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Enjoy San Joaquin Valley Living

DIY: Inspired Shibori Dyed Textiles

Jun 24, 2016 04:12PM ● By Monica Fatica

Dip Dyed

July 2016
Feature and photos by Monica Fatica

Shibori dye is a Japanese tie-dye technique that uses natural indigo dye and different wrapping techniques. Learn how to create an indigo-dyed textile using pre-made liquid dye and hot water to achieve the shibori look faster and cheaper. 

We used pillow shams and a table runner, but a sheet or any other article would work. Here are a few basic techniques to try.

Tips: When choosing fabric or clothing, it’s important the materials are made of natural fibers like cotton, wool, silk or linen. Be resourceful when binding – use clamps, paper clips, binder clips, odd shaped wooden pieces, canning jar lids, etc.


• Rit Liquid Dye

• natural fiber textile, clothing or fabric

• rubber bands

• twine

• scissors

• binder clips and/or clothespins

• salt

• 1-2 five-gallon buckets

• rubber gloves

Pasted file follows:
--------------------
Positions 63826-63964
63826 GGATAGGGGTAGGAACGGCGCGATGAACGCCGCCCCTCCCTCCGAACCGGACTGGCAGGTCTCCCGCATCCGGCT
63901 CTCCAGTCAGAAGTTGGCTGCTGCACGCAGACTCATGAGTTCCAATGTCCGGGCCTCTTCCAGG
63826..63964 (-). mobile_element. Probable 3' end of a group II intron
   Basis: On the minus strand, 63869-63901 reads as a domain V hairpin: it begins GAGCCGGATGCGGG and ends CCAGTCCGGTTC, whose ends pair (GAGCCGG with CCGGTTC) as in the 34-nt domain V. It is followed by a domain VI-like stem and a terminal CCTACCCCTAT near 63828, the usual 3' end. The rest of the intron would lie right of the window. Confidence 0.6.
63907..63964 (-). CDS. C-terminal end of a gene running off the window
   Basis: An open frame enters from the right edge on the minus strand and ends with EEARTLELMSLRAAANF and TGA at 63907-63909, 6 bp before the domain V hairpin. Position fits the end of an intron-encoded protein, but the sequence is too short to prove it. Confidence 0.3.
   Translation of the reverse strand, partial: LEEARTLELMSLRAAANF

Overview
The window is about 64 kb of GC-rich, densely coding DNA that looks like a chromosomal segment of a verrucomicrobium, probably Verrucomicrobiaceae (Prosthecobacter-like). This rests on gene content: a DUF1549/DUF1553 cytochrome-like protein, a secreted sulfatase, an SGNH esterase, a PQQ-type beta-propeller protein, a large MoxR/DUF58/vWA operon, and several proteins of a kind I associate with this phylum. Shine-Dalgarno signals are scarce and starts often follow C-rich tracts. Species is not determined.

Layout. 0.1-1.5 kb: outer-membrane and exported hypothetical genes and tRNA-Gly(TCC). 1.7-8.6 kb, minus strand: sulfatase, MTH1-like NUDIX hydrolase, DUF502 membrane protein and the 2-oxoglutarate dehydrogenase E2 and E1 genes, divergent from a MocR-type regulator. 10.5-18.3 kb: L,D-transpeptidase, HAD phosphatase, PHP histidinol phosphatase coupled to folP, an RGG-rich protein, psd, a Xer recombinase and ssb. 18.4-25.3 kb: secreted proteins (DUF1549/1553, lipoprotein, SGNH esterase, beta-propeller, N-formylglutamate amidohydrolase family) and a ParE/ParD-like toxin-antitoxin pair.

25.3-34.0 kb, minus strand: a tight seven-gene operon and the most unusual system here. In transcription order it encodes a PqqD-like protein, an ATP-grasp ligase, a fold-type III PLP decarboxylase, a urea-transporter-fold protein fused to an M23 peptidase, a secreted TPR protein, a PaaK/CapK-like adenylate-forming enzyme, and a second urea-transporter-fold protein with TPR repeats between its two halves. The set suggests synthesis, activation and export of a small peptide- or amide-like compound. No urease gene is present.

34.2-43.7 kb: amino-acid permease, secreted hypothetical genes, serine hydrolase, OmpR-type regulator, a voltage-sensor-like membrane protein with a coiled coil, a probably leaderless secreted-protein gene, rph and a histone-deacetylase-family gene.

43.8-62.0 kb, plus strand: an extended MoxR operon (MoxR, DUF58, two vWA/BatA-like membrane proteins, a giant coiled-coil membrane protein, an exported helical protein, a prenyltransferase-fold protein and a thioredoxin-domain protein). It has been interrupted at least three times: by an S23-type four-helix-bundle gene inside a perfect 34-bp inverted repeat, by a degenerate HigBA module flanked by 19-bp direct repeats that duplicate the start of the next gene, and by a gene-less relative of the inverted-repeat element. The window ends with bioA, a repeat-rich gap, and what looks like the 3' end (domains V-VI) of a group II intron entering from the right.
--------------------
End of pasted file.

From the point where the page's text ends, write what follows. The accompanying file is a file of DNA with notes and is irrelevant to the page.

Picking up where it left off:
• cardboard

• mixing stick

• plastic or drop cloth 


1. You can start with dry fabric, or if you want the dye to bleed a little bit, soak it in water and wring dry. Using damp fabric will also be less harsh when you dip it into the dye.

2. Fill a bucket with hot water to prepare the dye. Follow the mixing directions on the dye bottle depending on how much fabric you use. The amount used can be doubled if you want more of a saturated effect. 

3. Once the dye (and salt) have been added, stir the mixture.

4. Add fabric into the bucket and let soak for 10-30 minutes. We soaked our fabric for 15 minutes, but for a darker color, leave it in longer. 

5. Using your gloves, remove the fabric and wring the excess dye back into the bucket. 

6. Untie the string or rubber bands and remove the binder clips. Allow the fabric to completely dry on a flat surface.

7. After your fabric has dried, follow the instructions on your bottle to rinse out the remainder of the dye using your gloves. Once more, allow the fabric to completely dry on a flat surface. You can also place the fabric in the sun if you want a faded look.